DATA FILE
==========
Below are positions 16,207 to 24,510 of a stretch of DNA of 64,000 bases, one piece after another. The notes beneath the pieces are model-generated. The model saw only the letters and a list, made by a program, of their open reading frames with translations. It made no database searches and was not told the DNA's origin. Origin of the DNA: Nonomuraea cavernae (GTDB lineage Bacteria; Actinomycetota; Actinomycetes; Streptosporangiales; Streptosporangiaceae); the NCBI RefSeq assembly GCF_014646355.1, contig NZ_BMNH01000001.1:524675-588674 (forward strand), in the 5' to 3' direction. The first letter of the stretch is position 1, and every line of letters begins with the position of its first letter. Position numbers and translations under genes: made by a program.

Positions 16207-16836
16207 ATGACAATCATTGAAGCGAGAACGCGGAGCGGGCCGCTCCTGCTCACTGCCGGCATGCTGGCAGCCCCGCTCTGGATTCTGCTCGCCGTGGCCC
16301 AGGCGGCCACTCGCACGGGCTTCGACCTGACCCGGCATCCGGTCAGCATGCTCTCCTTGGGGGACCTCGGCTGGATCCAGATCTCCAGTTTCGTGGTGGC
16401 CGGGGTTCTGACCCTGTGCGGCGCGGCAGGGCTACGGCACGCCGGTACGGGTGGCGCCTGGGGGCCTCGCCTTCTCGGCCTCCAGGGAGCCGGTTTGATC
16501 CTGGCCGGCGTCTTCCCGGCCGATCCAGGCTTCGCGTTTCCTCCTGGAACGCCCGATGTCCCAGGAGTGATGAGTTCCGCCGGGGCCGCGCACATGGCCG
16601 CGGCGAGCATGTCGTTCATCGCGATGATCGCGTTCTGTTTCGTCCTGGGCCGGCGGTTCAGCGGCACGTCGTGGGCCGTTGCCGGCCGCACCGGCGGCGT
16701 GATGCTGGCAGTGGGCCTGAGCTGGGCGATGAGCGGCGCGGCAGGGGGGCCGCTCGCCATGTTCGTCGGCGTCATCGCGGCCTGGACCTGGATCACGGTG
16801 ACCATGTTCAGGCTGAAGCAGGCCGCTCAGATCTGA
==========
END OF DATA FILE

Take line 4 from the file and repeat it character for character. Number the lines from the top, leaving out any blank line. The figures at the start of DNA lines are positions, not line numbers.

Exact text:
16301 AGGCGGCCACTCGCACGGGCTTCGACCTGACCCGGCATCCGGTCAGCATGCTCTCCTTGGGGGACCTCGGCTGGATCCAGATCTCCAGTTTCGTGGTGGC